Embracing Aging in Ourselves and Others
by Miranda Pacchiana, MSW
Fear of aging is increasingly common today, given the value we place on youth and our increasing preoccupation with looking young, no matter what our age. We know that as long as we’re alive we continue to age every day, but popular culture seems to discourage us from accepting this fact. And yet to deny it is to create unhappiness and dissatisfaction with our looks and ourselves.
Perhaps if we work toward letting go of our fear of getting older and replace it with an appreciation of our life experience and the wisdom it brings, we will begin to place more value on the oldest segment of our population. Looking at an elderly person can be upsetting if we project forward and imagine ourselves with an increased dependence on others for our needs. But if we view that same person as a source of experience and knowledge, getting old might not seem so daunting.
My maternal grandmother lived to be 105. In her early 100’s, she still took a daily walk and knew the name of almost every member of our large, extended family. While she was still alive, it dawned on me at some point that she had witnessed the entire industrial revolution and the rise of the automobile, as well as living through both world wars as an adult. I realized then that in addition to being our beloved family member, she was also a treasure trove of knowledge and experience for those of us who would listen to her stories. As her descendant and – I hoped – the beneficiary of her healthy genes, I thought about how I would like to be treated in my older years. My conclusion came quickly: I wanted to be respected. And the logical next step was that I needed to begin by respecting my grandmother and all of my elders, who by virtue of their years on this earth have a deep knowledge of life and can be a valuable source of wisdom for the rest of us.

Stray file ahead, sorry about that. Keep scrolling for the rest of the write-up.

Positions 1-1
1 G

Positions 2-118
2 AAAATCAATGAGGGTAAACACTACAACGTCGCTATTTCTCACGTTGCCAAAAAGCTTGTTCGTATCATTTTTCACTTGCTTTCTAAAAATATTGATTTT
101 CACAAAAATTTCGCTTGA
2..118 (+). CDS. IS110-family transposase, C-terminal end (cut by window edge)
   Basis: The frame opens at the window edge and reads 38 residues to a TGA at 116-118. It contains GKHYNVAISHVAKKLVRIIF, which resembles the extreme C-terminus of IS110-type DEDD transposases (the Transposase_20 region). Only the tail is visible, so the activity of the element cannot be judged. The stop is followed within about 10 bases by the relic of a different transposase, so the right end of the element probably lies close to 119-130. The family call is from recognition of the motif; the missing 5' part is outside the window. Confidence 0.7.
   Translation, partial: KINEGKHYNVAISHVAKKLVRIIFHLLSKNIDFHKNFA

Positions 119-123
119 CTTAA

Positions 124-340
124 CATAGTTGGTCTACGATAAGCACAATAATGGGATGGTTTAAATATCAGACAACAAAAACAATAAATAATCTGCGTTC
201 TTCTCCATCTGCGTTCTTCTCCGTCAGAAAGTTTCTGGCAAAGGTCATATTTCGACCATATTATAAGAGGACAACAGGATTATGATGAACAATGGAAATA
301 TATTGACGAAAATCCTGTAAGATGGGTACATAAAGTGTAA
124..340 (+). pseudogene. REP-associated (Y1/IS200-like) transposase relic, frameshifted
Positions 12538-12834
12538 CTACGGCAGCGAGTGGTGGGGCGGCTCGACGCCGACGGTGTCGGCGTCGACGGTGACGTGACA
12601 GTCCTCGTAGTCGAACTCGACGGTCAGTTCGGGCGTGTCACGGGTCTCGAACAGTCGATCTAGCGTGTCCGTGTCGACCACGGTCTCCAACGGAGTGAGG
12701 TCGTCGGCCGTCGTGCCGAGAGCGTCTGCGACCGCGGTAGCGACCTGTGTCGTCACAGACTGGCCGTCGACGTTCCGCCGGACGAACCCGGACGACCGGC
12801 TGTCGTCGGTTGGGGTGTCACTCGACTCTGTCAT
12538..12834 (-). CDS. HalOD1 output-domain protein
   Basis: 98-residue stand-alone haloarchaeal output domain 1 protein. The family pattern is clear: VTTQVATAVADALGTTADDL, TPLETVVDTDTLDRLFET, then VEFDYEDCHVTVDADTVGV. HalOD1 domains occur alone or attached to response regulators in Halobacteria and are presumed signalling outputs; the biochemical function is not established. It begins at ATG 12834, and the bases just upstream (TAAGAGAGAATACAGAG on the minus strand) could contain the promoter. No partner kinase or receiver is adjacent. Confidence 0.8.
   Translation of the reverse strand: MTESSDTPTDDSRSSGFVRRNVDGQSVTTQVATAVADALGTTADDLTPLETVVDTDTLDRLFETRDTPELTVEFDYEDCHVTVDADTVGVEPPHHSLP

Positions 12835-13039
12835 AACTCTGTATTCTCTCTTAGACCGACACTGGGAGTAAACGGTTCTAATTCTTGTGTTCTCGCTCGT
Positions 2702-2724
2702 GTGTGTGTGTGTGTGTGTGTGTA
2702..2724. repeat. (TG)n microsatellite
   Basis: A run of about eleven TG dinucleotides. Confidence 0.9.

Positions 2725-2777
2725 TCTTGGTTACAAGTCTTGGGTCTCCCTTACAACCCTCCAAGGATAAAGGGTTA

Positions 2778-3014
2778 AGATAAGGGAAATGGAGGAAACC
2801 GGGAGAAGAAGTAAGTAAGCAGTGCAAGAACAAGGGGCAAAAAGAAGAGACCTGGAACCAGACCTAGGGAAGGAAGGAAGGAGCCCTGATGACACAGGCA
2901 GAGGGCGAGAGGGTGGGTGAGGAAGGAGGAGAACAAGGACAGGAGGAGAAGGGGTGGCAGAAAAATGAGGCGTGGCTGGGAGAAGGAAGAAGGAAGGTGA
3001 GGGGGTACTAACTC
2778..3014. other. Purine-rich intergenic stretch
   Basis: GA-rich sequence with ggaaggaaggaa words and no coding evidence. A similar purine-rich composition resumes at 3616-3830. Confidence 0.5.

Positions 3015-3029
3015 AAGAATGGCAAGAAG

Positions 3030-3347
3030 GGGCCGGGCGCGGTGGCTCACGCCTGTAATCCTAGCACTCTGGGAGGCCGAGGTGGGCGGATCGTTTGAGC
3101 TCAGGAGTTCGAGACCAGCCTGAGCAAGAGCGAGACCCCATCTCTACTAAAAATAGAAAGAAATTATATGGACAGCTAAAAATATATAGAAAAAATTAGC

Embracing aging will most likely be an evolving process, one that requires continual recalibrating and reminders of the tradeoff. I imagine it will go something like: “Is that really what my eyelids look like now? Sigh. I’m glad that my value lies in more important aspects than my looks.” Aching joints and stronger eyeglass prescriptions do not diminish us. They are simply the new challenges we tackle, replacing the restlessness and insecurity of our younger days.
Many, if not most of us will find that we need some extra support in order to thrive and stay safe and cared for in our older years. Assisted living facilities can be a smart solution to the increased challenges of daily tasks and the risks of living alone. Of course, making the transition to a more supportive type of assisted living can be difficult to accept, especially when one sees other residents who rely on walkers or wheelchairs, or have trouble with confusion and memory loss. It’s seems only natural that for people who aren’t currently dealing with mental or physical deficits, this might arouse a fear of what their future may hold.
Whether or not we face these particular challenges, it is important that we as individuals and as a society come to understand that physical and mental challenges do not define any of us. Each of us has a unique story, and our experiences and gifts deserve to be prized and cherished. If we start by seeing the value in others, then we can begin to see it in ourselves as well, no matter what our age.